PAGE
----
Ditto with this. I like fiber optic front, and just dim it down with a black sharpie when in the bright sun so it does not have the starburst effect of being too bright for precision shots.

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A nice bright fiber optic catches my eye, and that has its advantages. The tradeoff is that it can be the dominating object in my sight/target picture when it's not really what I should be looking at. More important is the centering of the front sight post inside of the rear sight notch, and often the tops of the sights being aligned. I'll be trying a plain black sight setup for a few matches and see how that goes. It already served me well for one match and I hadn't even been practicing with that gun.

While it can make a difference for sure, a shooter at my level isn't going to be made or broken by one or the other sight configuration.

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I prefer a green FO front with a black rear sight - and to take it one step further, I prefer Dawson Precision. The main thing I like about the Dawson front FO sights is that the fiber is pulled into a recess in the sight, making it more crisp than some of the other options out there. I also found that different colored lenses in my glasses made a difference in how I pick up the green FO. It might be just a Jedi mind trick, but I had some cheapo blue lens safety glasses that I bought at a local hardware store, and I could have sworn it made the green easier to pick up. Then I switched to some Maui Jim "HD" lenses, and it's even better than before. Your mileage may vary...but that's how it is for me.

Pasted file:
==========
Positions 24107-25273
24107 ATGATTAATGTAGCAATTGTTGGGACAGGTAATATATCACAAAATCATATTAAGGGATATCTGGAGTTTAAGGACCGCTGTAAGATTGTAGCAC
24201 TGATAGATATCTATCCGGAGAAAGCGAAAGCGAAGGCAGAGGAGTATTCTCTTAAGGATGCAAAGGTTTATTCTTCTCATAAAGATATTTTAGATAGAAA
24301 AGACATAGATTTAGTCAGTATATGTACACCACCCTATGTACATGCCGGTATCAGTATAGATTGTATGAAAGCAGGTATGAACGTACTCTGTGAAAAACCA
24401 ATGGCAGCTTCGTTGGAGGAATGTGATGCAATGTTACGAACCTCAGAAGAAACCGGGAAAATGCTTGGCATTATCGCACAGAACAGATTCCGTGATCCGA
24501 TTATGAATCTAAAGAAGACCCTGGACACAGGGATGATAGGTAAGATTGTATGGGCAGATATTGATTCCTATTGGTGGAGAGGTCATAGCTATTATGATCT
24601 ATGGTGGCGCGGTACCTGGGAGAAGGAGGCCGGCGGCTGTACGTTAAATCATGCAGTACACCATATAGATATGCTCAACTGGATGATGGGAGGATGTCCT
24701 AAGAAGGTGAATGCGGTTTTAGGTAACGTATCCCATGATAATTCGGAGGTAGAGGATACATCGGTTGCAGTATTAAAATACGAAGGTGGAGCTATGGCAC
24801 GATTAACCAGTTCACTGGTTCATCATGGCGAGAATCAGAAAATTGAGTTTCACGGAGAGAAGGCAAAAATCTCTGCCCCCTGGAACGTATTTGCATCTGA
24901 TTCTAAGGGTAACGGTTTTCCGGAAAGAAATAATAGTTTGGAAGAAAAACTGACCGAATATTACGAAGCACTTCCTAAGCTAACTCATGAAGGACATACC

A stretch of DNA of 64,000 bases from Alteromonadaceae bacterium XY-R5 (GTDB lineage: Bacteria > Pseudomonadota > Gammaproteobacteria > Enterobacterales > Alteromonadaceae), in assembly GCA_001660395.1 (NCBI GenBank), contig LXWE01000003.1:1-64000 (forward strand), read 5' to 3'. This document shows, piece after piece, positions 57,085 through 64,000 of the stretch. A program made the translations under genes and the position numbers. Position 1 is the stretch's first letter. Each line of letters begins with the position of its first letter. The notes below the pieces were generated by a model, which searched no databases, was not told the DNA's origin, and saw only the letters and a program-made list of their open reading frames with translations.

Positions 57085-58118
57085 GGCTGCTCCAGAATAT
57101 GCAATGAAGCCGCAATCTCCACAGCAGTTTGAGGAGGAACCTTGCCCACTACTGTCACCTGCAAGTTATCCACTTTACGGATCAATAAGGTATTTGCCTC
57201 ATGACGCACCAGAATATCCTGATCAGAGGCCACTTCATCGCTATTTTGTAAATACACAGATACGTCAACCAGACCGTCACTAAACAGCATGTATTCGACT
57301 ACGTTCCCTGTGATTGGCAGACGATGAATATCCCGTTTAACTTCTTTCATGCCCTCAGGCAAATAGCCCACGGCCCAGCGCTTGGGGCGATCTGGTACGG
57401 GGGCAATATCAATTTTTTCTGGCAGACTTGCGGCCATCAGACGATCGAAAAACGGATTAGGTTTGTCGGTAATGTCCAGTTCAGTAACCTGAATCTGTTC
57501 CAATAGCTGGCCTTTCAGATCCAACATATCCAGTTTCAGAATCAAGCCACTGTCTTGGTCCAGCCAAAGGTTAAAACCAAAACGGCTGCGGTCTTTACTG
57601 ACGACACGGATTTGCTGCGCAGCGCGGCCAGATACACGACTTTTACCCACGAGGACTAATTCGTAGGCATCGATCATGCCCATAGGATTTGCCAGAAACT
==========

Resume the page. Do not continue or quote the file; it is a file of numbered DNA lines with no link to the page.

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I went and bought the DP fiber optic front and rear sights they are set up as red on front green on the rear. they came with extra fibers. So I can change them if I have trouble seeing one or the other. I went to the range today and ran 200 rounds through my Glock 22 with the stock sights. At about 175 rounds I put on the fiber front sight, just to see the difference! Wow is that easy to see. Being a taller front sight it shot a lot lower, isn't geometry something. I'll put on the rear tomorrow. If the rear fiber optics become a bother I can do the sharpie trick. Thank you for all the comments they are appreciated.

Jack